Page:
Aluru Seelin Kiran Kumar
|Alma mater||Bangalore University, Indian Institute of Science, Bangalore|
|Known for||9th chairman of the Indian Space Research Organisation|
|Fields||Space research and Electro-optics|
|Institutions||Space Applications Centre|
A. S. Kiran Kumar
|Chairman, Indian Space Research Organisation|
14 January 2015 – 14 January 2018
|Preceded by||Shailesh Nayak|
|Succeeded by||K. Sivan|
Aluru Seelin Kiran Kumar (born 22 Oct 1952) is an Indian space scientist and former chairman of the Indian Space Research Organisation, having assumed office on 14 January 2015. He is credited with the development of key scientific instruments aboard the Chandrayaan-1 and Mangalyaan space crafts. In 2014, he was awarded the Padma Shri, India's fourth highest civilian award, for his contributions to the fields of science and technology. Kiran Kumar previously served as Director of Ahmedabad Space Applications Centre.
Space Applications Centre lists Kiran Kumar's achievements as:
- Development of III tier imaging for satellites such as IRS-1C and Resourcesat-1
- Development of Ocean Colour instruments for PFZ forecast
- Development of stereo imaging system for Cartosat-1
- Development of sub-meter resolution optical imaging for Cartosat-2
- Development of 2-channel and 3-channel VHRR meteorological payloads
- Development of third generation Imagers and sounders
- Development of Terrain Mapping Camera and Hyper Spectral Imager for Chandrayaan-2
Kiran Kumar Aluru Seelin was born in a Hindu family in Hassan District in 1952, in the Indian state of Karnataka. He graduated in Physics (Honours). In 1971, from the National College of Bangalore University. This was followed by a degree of MSc in Electronics from the same university, in 1973. His further studies were at the Indian Institute of Science, Bangalore from where he passed MTech in Physical Engineering, in 1975.
Kiran Kumar started his career, joining Space Applications Centre, Ahmedabad, in 1975, working on Space borne Electro -optical imaging instruments. He has remained at the institution ever since and is the Director of the Electro-optical Systems Group since April 2012. He also served as the chairman of ISRO from Jan 2015 to Jan 2018. He has represented Indian Space Research Organization at many international forums such as the World Meteorological Organisation and Indo-US Joint Working Group on Civil Space Cooperation and holds the Chair of the ISRO at the Committee on Earth Observation Satellites (CEO).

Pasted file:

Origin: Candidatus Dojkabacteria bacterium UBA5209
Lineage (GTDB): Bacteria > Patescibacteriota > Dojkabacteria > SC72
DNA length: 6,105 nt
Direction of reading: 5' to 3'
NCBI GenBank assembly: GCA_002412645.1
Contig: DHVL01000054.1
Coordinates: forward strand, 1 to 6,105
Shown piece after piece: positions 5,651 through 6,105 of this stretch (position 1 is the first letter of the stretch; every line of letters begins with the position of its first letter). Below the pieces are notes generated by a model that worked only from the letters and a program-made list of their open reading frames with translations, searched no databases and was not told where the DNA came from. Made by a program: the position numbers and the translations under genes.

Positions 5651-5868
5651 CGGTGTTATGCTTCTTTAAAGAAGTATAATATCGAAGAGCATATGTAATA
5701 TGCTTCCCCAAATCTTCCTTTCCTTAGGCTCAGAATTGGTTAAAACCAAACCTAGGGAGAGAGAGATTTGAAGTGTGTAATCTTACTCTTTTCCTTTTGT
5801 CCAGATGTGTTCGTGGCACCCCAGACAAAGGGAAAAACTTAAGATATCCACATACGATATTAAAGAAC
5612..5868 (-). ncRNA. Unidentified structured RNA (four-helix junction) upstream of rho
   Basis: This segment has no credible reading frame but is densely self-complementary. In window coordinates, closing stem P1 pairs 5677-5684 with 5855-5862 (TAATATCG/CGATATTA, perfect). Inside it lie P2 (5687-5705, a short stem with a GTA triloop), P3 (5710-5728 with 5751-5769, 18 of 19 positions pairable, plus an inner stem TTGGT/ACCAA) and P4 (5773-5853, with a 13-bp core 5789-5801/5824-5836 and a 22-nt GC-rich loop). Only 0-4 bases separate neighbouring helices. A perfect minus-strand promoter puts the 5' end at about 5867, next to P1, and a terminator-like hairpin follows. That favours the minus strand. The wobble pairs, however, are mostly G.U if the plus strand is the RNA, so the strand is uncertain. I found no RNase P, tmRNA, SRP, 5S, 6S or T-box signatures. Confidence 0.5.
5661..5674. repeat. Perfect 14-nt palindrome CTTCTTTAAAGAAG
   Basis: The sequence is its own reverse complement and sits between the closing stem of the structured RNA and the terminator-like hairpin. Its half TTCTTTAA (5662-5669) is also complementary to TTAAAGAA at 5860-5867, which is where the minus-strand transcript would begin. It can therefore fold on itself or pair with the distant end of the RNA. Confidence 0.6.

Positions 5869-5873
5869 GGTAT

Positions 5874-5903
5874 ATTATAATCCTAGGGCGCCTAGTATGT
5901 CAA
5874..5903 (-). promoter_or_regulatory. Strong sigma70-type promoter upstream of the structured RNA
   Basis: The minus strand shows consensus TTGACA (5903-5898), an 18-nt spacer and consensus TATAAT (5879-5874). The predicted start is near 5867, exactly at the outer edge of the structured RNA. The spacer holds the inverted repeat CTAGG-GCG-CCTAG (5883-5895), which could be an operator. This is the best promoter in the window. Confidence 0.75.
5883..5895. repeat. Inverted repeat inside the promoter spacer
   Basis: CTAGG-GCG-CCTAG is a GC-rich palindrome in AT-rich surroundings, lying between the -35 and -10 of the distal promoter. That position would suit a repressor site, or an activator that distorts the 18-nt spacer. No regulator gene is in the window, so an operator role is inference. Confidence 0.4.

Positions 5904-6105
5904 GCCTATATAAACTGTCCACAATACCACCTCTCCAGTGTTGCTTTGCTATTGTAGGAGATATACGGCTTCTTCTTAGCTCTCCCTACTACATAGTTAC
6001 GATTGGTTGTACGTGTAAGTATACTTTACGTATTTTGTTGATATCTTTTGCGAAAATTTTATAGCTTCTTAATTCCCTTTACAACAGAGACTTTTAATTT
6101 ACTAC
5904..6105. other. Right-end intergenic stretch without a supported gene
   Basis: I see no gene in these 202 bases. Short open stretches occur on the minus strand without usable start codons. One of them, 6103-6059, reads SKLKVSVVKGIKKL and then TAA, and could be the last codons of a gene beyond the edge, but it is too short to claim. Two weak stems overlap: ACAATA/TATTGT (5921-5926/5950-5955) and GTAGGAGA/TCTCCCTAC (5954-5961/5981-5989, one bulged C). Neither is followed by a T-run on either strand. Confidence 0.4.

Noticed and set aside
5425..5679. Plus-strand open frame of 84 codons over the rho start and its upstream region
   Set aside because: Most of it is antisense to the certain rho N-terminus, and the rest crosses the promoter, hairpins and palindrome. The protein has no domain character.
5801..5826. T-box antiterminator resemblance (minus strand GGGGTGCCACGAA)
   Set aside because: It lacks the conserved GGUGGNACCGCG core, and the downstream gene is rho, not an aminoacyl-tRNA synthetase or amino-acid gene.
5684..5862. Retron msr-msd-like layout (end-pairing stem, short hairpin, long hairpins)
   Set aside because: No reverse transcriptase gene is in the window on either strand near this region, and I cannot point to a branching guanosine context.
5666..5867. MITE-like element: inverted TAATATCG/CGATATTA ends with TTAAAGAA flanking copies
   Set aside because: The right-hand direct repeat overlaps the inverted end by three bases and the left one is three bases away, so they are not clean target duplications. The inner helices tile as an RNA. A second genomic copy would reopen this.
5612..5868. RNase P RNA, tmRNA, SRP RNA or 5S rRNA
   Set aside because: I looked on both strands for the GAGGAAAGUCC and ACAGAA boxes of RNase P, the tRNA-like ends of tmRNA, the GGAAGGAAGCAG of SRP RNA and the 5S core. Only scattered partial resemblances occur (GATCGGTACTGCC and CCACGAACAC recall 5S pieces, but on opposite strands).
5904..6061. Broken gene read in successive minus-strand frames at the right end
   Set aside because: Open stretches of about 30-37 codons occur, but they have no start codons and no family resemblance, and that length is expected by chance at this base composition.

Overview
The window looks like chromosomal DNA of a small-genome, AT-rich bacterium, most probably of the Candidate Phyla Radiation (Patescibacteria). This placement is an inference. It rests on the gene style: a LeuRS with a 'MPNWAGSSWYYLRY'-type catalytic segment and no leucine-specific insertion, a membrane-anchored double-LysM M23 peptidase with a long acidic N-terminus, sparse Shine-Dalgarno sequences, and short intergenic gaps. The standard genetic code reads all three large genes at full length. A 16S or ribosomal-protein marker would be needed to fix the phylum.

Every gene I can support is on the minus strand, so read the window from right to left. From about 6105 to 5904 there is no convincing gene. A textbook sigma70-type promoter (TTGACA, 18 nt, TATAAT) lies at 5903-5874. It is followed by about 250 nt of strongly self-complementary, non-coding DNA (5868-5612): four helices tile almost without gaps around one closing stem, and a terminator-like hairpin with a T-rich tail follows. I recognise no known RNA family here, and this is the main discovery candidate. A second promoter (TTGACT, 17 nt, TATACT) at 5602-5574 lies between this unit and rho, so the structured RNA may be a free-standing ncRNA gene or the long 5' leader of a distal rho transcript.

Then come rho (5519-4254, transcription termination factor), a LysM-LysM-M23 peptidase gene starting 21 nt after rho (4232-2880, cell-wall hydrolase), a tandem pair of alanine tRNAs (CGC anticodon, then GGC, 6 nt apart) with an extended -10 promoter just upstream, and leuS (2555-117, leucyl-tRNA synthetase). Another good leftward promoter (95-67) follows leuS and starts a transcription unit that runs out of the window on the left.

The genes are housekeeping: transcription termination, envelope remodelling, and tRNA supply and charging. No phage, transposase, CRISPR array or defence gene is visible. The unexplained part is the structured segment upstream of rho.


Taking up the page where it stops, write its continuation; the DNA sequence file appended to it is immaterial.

Kiran Kumar's legacy spans across his contributions to the scientific world, specifically Indian space endeavors, and his efforts towards the dissemination of knowledge by way of articles and lectures.
Kiran Kumar is known to have made contributions to the Indian space programmes, from the early projects like Bhaskara TV payload till the later programmes such as Chandrayaan-1 and Mangalyaan. Kumar is credited with the design and development of the electro-optical image sensors used in India's first remote sensing satellite, Bhaskara, launched in 1979 and the subsequent one in 1981, as well as the ocean colour instruments used in weather forecasting, sea zone/landscape mapping and telecommunications.
He is also reported to have contributed to the design and development of the imaging instruments for projects such as INSAT–3D, Resourcesat, Micro Satellite and Cartosat.  The Terrain Mapping Camera and Hyperspectral Imager payloads of Chandrayaan-1 project is also credited to the efforts of Kiran Kumar. It was the group led by Kumar which developed three of the five scientific instruments
Kumar has attended many seminars and conferences where he has delivered lectures and keynote addresses. He has also published several articles in peer reviewed international journals, ResearchGate has listed 41 of his articles.
The level of precision that is required for such a mission demanded extremely sensitive accelerometers — far superior in quality over the ones we’ve used in earlier space missions, says Dr. Kiran Kumar about India's Mars Mission